Education Tax Credits & Deductions

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Taxpayer Relief Act of 1997
Benefits Comparison

Hope Scholarship Tax Credit Lifetime Learning Credit Student Loan Interest Deduction
Who can a taxpayer claim a deduction for? Tax credit may be claimed for the taxpayer, the spouse, and/or dependents. Generally, taxpayers can deduct interest they pay on eligible student loans for themselves, their spouse and/or their dependents.
Educational Qualifications The student must be in the first two years of postsecondary study. The student must be enrolled in an undergraduate, graduate, or professional study.
Enrollment Qualifications The student must be enrolled at least half-time in a program leading to a recognized degree or certification. The student must be enrolled in at least one postsecondary course. The taxpayer can deduct interest from loans that were used to pay expenses when the student was enrolled at least half-time.
Effective Date The taxpayer may claim qualified expenses that were paid on or after January 1, 1998, for academic periods beginning on or after January 1, 1998. The taxpayer may claim qualified expenses that were paid on or after July 1, 1998, for academic periods beginning on or after July 1, 1998. Beginning January 1, 1998 taxpayers may deduct the first 60 months interest payments that are required on an eligible loan.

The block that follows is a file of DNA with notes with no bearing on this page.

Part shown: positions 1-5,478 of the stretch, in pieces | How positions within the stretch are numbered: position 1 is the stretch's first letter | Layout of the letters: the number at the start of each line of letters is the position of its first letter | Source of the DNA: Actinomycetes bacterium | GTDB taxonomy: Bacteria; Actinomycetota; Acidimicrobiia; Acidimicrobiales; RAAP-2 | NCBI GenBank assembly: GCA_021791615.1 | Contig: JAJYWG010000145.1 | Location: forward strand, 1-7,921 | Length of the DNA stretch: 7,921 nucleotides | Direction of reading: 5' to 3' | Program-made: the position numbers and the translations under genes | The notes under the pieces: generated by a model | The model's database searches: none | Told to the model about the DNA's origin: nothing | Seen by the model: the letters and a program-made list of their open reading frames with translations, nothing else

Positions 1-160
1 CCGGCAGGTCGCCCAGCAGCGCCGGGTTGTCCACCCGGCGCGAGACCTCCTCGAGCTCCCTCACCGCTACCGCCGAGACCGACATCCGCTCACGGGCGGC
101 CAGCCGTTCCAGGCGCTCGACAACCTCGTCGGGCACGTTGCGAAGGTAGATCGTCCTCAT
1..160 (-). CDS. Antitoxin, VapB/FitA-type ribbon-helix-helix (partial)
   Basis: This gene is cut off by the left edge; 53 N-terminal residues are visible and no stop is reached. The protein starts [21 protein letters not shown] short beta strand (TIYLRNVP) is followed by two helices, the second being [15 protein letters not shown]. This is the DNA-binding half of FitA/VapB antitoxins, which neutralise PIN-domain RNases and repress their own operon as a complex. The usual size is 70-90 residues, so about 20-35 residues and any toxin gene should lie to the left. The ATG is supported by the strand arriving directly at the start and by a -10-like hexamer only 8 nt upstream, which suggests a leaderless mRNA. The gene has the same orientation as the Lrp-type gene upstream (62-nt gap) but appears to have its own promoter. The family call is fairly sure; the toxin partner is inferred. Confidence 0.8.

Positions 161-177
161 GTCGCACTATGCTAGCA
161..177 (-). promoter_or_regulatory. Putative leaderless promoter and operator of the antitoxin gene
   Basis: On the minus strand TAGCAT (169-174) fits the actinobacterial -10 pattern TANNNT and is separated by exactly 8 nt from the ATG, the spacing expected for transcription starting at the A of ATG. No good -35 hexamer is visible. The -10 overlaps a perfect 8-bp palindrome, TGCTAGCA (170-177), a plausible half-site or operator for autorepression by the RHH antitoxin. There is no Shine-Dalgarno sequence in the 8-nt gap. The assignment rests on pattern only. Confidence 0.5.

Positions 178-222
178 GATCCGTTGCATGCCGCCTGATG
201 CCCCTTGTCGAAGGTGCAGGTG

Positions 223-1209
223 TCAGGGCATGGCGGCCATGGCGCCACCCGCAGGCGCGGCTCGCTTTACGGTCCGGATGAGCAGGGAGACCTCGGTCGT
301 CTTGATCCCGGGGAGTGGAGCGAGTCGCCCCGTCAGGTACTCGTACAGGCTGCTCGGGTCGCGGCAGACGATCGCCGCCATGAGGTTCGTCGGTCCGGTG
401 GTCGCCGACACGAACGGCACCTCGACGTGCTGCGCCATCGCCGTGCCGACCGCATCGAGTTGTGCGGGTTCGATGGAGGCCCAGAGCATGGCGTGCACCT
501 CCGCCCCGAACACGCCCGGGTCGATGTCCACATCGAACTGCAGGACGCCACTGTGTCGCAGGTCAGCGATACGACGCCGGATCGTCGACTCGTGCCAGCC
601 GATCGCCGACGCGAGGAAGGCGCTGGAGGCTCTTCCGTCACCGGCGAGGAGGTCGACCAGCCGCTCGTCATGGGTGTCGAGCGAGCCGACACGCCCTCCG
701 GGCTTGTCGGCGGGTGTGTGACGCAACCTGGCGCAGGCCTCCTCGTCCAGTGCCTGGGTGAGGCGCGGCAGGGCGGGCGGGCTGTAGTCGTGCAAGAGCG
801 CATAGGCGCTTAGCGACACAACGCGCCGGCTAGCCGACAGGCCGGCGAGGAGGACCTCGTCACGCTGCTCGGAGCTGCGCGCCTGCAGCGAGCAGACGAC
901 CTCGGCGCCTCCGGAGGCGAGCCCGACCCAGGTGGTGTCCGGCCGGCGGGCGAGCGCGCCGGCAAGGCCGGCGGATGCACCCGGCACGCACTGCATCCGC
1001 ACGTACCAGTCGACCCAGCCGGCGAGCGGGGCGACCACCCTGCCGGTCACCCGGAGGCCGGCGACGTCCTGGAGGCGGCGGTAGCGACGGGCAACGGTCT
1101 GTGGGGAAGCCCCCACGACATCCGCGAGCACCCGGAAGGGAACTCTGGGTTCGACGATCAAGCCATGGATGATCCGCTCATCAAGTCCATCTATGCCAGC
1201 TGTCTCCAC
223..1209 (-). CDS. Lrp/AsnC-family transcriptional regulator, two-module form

Qualified Expenses Tuition and related fees, but not books, room, board, insurance, transportation, or other similar personal living or family expenses. Tuition and fees, room, board, books, supplies, and other necessary expenses.
Income Qualifications The amount a taxpayer can claim is gradually reduced when their modified adjusted gross income is between $40,000 and $50,000 ($80,000 - $100,000 for married taxpayers filing jointly).   Taxpayers with a modified adjusted gross income over $50,000 (over $100,000 for married taxpayers filing jointly), are not eligible to claim these tax credits. The deductible amount is gradually reduced for taxpayers with a modified adjusted gross income between $40,000 and $55,000 ($60,000 - $75,000 for married taxpayers filing jointly).  Taxpayers with a modified adjusted gross income above these amounts may not claim this interest deduction.
Calculation of Benefits The taxpayer may claim 100% of the first $1,000 and 50% of the next $1,000 of qualified expenses, with a maximum of $1,500 per student.  Calculation of this tax credit will be indexed for inflation in the year 2002. The taxpayer may claim 20% of the first $5,000 of qualified expenses, with a maximum of $1,000 per family. This credit will be raised to 20% of the first $10,000 of qualified expenses in the year 2002. The maximum deduction for each taxpayer is:

$1,000 in 1998
$1,500 in 1999
$2,000 in 2000
$2,500 in 2001+

Limitations A taxpayer can claim only "out-of-pocket" expenses.  Qualified expenses paid with grants, tax-free scholarships, tax-free distribution from an Education IRA, or tax-free employer-provided educational assistance cannot be used in calculating this credit.

Credit cannot be claimed for both the Hope Scholarship Tax Credit and the Lifetime learning Tax Credit in the same tax year.

A taxpayer may not claim this deduction during any tax year he/she is claimed as a dependent by another taxpayer.